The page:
Rusty Whitworth is a member of the Confederated Salish and Kootenai Tribes of the Flathead Reservation in western Montana. He was part of a survey by The Washington Post that found 9 in 10 Native Americans do not think the term is distasteful. (Jorge Ribas/The Washington Post)

Nine in 10 Native Americans say they are not offended by the Washington Redskins name, according to a new Washington Post poll that shows how few ordinary Indians have been persuaded by a national movement to change the football team’s moniker.

The survey of 504 people across every state and the District reveals that the minds of Native Americans have remained unchanged since a 2004 poll by the Annenberg Public Policy Center found the same result. Responses to The Post’s questions about the issue were broadly consistent regardless of age, income, education, political party or proximity to reservations.

Among the Native Americans reached over a five-month period ending in April, more than 7 in 10 said they did not feel the word “Redskin” was disrespectful to Indians. An even higher number — 8 in 10 — said they would not be offended if a non-native called them that name.

The results — immediately celebrated by team owner Daniel Snyder and denounced by prominent Native American leaders — could make it that much harder for anti-name activists to pressure Redskins officials, who are already using the poll as further justification to retain the moniker. Beyond that, the findings might impact the ongoing legal battle over the team’s federal trademark registrations and the eventual destination of the next stadium. The name controversy has clouded talks between the team and the District, widely considered Snyder’s desired destination.

“The Washington Redskins team, our fans and community have always believed our name represents honor, respect and pride,” the owner said in a statement. “Today’s Washington Post polling shows Native Americans agree. We are gratified by this overwhelming support from the Native American community, and the team will proudly carry the Redskins name.”

But Suzan Harjo, the lead plaintiff in the first case challenging the team’s trademark protections, dismissed The Post’s findings.

“I just reject the results,” said Harjo, 70, who belongs to the Cheyenne and Hodulgee Muscogee tribes. “I don’t agree with them, and I don’t agree that this is a valid way of surveying public opinion in Indian Country.”

Two other key leaders in the name-change movement did not challenge the validity of the poll, and instead issued a joint statement calling the responses from Indians “encouraging.”

“Native Americans are resilient and have not allowed the NFL’s decades-long denigration of us to define our own self-image,” wrote Oneida Nation Representative Ray Halbritter and National Congress of American Indians Executive Director Jacqueline Pata. “However, that proud resilience does not give the NFL a license to continue marketing, promoting, and profiting off of a dictionary-defined racial slur — one that tells people outside of our community to view us as mascots.”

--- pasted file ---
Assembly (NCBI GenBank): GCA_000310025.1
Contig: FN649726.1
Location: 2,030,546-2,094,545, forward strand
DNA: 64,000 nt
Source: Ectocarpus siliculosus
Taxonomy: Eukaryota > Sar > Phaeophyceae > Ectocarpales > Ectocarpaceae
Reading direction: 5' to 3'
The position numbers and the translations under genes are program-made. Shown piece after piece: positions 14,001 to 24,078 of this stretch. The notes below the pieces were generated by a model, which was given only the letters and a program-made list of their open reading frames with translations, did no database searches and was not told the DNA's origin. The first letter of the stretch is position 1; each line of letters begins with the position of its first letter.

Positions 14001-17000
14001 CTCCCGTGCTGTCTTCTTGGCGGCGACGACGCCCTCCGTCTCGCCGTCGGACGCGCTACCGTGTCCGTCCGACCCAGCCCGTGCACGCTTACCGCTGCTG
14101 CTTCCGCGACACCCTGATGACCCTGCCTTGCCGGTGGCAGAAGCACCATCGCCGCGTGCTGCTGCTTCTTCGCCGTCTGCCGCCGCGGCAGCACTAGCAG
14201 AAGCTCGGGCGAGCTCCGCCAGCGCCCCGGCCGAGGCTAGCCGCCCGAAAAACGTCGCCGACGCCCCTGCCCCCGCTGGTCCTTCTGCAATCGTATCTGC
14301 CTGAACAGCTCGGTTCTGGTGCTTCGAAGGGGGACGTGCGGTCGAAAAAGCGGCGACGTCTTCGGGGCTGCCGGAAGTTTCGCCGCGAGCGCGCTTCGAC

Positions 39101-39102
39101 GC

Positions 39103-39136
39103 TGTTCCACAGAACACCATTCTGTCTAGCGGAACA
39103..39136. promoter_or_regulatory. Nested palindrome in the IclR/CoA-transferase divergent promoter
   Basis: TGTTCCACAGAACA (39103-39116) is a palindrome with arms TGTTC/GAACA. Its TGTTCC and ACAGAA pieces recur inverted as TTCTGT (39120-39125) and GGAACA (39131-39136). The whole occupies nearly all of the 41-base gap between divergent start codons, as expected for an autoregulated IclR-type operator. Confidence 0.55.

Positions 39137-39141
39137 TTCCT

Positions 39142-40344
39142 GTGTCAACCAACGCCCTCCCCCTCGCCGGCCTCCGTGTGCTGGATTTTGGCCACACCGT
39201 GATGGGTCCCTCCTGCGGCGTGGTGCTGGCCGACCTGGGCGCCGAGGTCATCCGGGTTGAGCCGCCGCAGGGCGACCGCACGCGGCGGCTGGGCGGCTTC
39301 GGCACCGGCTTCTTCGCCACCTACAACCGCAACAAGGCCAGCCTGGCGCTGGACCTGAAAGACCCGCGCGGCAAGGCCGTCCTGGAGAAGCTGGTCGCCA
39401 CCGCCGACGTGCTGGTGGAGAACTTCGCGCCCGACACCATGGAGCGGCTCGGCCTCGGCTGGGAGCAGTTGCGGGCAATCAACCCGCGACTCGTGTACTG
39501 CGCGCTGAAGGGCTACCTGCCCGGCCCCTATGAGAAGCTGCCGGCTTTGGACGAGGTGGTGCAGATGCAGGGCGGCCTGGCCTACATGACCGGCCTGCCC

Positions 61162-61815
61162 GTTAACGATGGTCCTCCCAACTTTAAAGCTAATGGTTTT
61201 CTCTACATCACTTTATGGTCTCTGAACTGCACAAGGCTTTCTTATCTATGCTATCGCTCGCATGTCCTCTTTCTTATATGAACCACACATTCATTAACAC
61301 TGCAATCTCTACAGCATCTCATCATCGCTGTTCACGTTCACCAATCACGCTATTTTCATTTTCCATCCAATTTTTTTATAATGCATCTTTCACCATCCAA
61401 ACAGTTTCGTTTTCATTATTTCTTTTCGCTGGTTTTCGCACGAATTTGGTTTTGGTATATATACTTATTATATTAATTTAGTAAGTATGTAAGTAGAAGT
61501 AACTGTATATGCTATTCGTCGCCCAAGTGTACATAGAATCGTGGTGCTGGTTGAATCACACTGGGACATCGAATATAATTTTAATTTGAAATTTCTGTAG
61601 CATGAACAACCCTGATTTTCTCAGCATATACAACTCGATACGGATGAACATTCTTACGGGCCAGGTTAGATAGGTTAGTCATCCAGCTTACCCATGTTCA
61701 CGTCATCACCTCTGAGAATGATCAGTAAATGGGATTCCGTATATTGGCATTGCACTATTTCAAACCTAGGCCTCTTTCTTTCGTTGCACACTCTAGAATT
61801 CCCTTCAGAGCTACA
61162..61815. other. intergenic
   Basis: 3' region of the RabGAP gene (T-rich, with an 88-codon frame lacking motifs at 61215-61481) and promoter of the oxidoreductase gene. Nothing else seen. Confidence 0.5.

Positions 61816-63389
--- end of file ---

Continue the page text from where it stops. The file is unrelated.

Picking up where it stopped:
Since the nearly half-century-old debate regained national attention in 2013, opponents of the name have won a string of high-profile victories, garnering support from President Obama, 50 Democratic U.S. senators, dozens of sports broadcasters and columnists, several newspaper editorial boards (including The Post’s), a civil rights organization that works closely with the National Football League and tribal leaders throughout Indian Country.

In response, Snyder vowed never to change the moniker and used the 12-year-old Annenberg poll to defend his position. Activists, however, have argued that the billionaire must act if even a small minority of Indians are insulted by the term. They have also maintained that opinions have evolved as his unyielding stance has been subjected to a barrage of condemnation by critics ranging from “South Park” to the United Church of Christ.

But for more than a decade, no one has measured what the country’s 5.4 million Native Americans think about the controversy. Their responses to The Post poll were unambiguous: Few objected to the name, and some voiced admiration.

“I’m proud of being Native American and of the Redskins,” said Barbara Bruce, a Chippewa teacher who has lived on a North Dakota reservation most of her life. “I’m not ashamed of that at all. I like that name.”

Barbara Bruce is shown on the Turtle Mountain Chippewa reservation in Belcourt, N.D. (Bill O’Leary/The Washington Post)